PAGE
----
Who said the Steelers were a running team?
"To have both of those guys on either side, it really puts a defense in a bind because they don't know whether to try to take Plax away or try to take Hines away," said Steelers quarterback Tommy Maddox. "I think they would tell you the same thing; it's an added bonus to have the other one on the other side."
Burress, who set a team record in Sunday's 34-34 tie with Atlanta with 253 receiving yards, said a lot of the numbers he and Ward are putting up this season can be attributed to the emergence of Maddox.
"Tommy has helped me elevate my game," said Burress, who is on pace to catch 80 passes for 1,368 yards and 11 touchdowns. "He just makes my job a lot easier. When I approach the line, I tell myself, if I can beat my guy, the ball's going to be there and in a place where only I can catch it. Because of that, I've had success and I credit all of my success to him."
Burress, in particular, has seen his numbers increase since Maddox took over as quarterback in the team's fourth game of the season. The former No. 1 draft pick had nine catches for 105 yards in the first three games, but has averaged six catches per game since Maddox was inserted at quarterback in place of Kordell Stewart.
Ward, meanwhile, has continued on the tear he was on with Stewart in the lineup and is on pace to shatter his team record of 94 receptions with 117 catches this season. And with a career-high eight TD catches in nine games, Ward is well within reach of the team record of 12 touchdown receptions in a season shared by Louis Lipps in 1985 and Buddy Dial in 1961.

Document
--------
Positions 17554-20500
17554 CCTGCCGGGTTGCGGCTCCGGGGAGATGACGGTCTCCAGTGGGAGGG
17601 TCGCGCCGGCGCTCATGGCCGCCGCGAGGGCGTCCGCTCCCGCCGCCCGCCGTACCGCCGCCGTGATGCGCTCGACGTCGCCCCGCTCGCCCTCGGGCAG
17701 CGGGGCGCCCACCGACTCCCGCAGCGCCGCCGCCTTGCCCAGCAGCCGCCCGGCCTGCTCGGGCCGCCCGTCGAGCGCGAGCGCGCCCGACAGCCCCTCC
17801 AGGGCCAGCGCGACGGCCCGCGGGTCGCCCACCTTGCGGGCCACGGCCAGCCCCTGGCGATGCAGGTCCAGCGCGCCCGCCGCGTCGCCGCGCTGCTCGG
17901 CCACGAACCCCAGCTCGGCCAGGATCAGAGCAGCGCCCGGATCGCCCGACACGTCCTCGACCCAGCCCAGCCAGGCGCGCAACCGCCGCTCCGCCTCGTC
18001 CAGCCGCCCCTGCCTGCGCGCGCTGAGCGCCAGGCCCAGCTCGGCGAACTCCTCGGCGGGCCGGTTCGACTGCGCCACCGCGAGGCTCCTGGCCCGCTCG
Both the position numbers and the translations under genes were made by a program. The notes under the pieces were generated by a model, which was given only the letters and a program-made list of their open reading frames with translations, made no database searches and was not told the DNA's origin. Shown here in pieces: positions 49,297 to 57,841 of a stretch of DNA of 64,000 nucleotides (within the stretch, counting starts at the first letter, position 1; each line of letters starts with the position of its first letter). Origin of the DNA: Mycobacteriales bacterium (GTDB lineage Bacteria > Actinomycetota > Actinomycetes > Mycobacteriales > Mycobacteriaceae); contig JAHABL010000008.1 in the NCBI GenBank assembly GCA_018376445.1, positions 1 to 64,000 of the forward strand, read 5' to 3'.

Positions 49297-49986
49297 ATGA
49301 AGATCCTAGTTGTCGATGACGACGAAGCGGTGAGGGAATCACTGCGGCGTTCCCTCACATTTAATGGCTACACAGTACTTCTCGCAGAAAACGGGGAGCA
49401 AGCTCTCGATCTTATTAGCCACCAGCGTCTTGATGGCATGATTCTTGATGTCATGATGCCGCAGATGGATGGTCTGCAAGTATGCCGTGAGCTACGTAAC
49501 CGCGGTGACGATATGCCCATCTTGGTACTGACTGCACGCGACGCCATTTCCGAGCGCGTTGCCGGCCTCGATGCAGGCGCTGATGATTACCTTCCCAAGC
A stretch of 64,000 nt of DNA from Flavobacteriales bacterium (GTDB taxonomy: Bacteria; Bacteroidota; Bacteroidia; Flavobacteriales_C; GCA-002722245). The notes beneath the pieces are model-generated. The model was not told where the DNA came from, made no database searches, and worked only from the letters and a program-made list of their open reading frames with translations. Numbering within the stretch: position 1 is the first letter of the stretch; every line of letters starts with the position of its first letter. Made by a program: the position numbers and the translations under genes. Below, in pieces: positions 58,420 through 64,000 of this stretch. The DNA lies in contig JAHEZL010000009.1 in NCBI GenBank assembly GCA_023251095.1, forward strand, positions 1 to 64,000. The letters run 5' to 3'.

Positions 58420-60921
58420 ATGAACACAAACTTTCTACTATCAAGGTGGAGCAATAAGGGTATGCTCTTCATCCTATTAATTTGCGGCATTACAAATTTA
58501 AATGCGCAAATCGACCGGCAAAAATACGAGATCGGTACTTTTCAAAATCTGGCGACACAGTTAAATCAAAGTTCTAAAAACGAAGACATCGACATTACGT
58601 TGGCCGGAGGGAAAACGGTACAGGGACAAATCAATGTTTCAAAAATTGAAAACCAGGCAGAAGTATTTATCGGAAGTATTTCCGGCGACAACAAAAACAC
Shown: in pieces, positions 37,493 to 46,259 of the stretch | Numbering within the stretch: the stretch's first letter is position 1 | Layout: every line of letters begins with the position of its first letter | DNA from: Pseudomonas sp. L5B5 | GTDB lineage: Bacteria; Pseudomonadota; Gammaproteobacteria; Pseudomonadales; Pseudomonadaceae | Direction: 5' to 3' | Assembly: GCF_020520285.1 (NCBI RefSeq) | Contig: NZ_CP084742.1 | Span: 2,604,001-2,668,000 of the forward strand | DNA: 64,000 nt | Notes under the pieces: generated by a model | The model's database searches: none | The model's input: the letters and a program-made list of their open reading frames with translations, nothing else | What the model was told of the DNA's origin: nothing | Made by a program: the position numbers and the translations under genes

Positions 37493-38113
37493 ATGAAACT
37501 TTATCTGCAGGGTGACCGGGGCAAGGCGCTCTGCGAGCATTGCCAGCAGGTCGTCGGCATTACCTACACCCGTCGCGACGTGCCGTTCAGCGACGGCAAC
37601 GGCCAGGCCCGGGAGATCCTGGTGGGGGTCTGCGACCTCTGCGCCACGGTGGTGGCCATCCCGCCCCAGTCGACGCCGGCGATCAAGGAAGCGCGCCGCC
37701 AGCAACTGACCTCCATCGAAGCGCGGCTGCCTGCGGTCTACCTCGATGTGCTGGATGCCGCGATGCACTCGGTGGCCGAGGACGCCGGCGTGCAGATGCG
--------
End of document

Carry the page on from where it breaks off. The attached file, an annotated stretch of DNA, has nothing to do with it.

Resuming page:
"They're throwing the ball much more efficiently with confidence, and can strike from anywhere," said Tennessee head coach Jeff Fisher, whose Titans host the Steelers Sunday. "The play-action game has really improved. They keep you off balance. The passing game is very, very much improved."
That doesn't mean the Steelers are going to start seeing defenses line up in a dime defense every down against them anytime soon. Much like the age-old question of "which came first, the chicken or the egg", with the Steelers' offense the question is "which feeds off of the other, the running game or the passing game".
"We're a running offense," said Burress. "Everybody knows that we go out and establish the running game first. That's what we're known for. It makes the passing game a lot easier. When we're passing the ball the way that we have, then it's going to open lanes in the running game. That's how the game is."
And that is how the Steelers like it.
"I would rather teams line up with eight men in the box and leave our receivers out there one-on-one," said Maddox. "But you're not always going to have that. You have to take what the defense is going to give you. Sometimes a team will try to take away Plax and we throw it to Hines. Sometimes, they'll try to take away Hines and Plax will have big game."
"Pick your poison."